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Hotplugging UART

player80

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Hi,

I have a system with around 90 clients those 90 clients should connect via UART to the main system and be hotpluggable.
The cables from the clients (from the controller to the main system is around 20cm).
On the terminal I thought about using optocouplers before passing the signal into an FPGA.
Each of the 90 clients also has his own slot, and the fpga / arm system should detect which slot is occupied (the ARM should query the FPGA via SPI/I2C, I have done SPI/I2C cores earlier already)
The frontend software on the other side can just query the fpga which positions are occupied.
(I thought about a serial protocol first but I need the position information).

Can anyone comment if this is viable/practically?
 

player80

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I directly plan to use UART at 3.3v (not RS-485) the distance is relatively small (below 50cm I'd say); and cut in the middle via optocoupler; also the speed can be very slow I just want to read / write a few values.
There should be some hardware based handshake in the FPGA and the microcontroller will just read the map from the FPGA. I thought about using a few TQFP144 FPGAs (eg. some ice40 part). The FPGA itself might be connected via SPI/I2C or even RS-485 to the ARM (probably just last one because the distance will be longer).
As mentioned I want to maintain the position information, that's why I can't use a serial approach (which certainly would be easier).
And the negotiation should happen immediately on all ports at the same time when the machine is powered on.

The main question for me is if this kind of hot-plugging is viable using optocouplers.
 

KlausST

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Hi,

In post#1 you talk about 90 clients ... all within 20cm. I can't imagine how this can be.
Just to clarify:
* with "slot" you mean "connector" ... and not a "time slot" in the bus protocol?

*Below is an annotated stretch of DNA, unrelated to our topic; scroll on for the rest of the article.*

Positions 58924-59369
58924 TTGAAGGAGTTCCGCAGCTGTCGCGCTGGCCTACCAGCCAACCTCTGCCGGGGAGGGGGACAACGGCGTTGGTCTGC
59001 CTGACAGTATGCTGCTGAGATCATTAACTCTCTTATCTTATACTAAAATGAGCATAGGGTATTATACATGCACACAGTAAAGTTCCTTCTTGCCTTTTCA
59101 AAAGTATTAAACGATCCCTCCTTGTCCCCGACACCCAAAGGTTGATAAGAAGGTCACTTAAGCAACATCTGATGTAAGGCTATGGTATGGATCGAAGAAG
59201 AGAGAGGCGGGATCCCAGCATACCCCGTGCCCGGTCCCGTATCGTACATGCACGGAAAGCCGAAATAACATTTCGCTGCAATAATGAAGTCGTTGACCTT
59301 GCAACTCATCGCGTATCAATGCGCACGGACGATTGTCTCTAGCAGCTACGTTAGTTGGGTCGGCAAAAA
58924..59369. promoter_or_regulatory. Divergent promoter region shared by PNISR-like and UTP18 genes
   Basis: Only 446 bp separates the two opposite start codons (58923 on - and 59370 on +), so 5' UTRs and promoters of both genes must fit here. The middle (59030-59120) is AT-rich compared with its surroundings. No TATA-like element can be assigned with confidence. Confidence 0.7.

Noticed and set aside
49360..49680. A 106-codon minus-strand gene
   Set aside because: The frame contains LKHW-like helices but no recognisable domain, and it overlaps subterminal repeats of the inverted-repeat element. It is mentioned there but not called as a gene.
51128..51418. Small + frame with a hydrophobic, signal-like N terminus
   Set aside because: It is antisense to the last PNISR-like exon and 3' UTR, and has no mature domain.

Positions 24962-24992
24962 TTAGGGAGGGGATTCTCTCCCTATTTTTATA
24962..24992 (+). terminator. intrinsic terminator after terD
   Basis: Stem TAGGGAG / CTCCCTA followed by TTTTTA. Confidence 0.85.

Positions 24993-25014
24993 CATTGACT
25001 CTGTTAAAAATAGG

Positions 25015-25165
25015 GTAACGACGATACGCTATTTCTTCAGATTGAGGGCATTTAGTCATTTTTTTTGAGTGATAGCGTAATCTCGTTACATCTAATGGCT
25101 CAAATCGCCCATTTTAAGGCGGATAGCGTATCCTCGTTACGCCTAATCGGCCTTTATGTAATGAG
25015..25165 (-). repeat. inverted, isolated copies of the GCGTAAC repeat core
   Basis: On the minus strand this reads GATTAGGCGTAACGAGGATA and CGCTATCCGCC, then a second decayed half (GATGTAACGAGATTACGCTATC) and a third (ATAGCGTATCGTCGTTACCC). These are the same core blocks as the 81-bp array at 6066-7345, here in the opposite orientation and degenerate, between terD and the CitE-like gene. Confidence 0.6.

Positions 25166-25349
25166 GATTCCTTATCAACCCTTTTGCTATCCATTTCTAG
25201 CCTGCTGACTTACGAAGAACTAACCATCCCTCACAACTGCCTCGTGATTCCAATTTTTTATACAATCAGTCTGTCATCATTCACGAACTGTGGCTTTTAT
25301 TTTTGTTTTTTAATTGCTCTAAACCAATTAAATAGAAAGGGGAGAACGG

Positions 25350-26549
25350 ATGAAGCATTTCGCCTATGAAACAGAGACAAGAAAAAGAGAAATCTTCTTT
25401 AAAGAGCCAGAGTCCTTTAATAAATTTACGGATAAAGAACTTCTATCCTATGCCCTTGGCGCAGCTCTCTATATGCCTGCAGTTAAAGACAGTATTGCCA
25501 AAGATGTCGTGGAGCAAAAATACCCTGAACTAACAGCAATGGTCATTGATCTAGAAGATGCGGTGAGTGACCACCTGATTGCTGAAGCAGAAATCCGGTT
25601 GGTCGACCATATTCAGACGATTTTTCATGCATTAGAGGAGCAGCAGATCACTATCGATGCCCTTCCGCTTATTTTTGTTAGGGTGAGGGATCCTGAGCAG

* I don't understand why you consider to use optocouplers. Please explain.
* with "distance longer", "very slow" and "few bytes" only you have a clue ... but we need values with units to find a suitable solution.
* hardware based handshake: how many signal lines to each client?
* if microcontroller (=ARM?) is not involved in the UART problem, please put it aside for now. Let's focus on the UART.
* why UART at all? Why not SPI, since you seem to have experience with it.
* I don't understand what "position" means.
* You talk about "position" and "protocol". Why do you think both don't fit? For me this are two independent things.
* "immedate" again is a vague or even impossible description. It leaves no (zero) room for a delay. Not even a picosecond.
* I don't understand what "hot plug" has to do with "optocouplers". Please explain.
* still missing information: do you expect the FPGA to handle 90 independent UART (HW) channels?

As always: a picture says more than a lot of words.

If you want to find a solution: you should give us your true (unfiltered) requirements. (Requirements are: count, timing, data rate, cable length..)
In opposite there are solutions: (optocoupler..for example is a part of a solution)
It's unclear whether "UART" is a clear requirement (must) or just your idea for a solution (can). The same is for: hardware handshake, "immediately", TTL3.3V, isolation / optocoupler, ......

Please focus on what "must" be. At least for the first step.

Klaus
 

player80

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thank you for your questions Klaus, I'll try to answer your questions.

* with "slot" you mean "connector" ... and not a "time slot" in the bus protocol?

yes I mean physical slot -- not time slot.

* I don't understand why you consider to use optocouplers. Please explain.

for hotplugging considerations to protect the FPGA pins. The slave devices can be added or removed during runtime.

* with "distance longer", "very slow" and "few bytes" only you have a clue ... but we need values with units to find a suitable solution.

as mentioned the entire connection can be considered less than 50cm (and I intend to split this in half // adding optocouplers in between).
With slow I mean the rise time of the signal isn't a time critical factor.

* hardware based handshake: how many signal lines to each client?

the handshake should set a value in a map that a slot/port is occupied. The microcontroller will query the FPGA which slots are occupied.
However I do not want to query every single slot about the status, the FPGA should maintain a list/map which ports are occupied.

* if microcontroller (=ARM?) is not involved in the UART problem, please put it aside for now. Let's focus on the UART.
* why UART at all? Why not SPI, since you seem to have experience with it.

this is due to practical reasons, the clients are programmed via uart interface, I want to use the same pin interface for connecting to the
FPGA.
The cable will have following pins to the slave microcontroller:
RX/TX/GND/3.3V
the protocol ontop of uart is simple.

FPGA <-> OPTOCOUPLER <-> SLAVE Controllers.

* I don't understand what "position" means.

I have like 90 slots (physically), I want to know which slot exactly is occupied.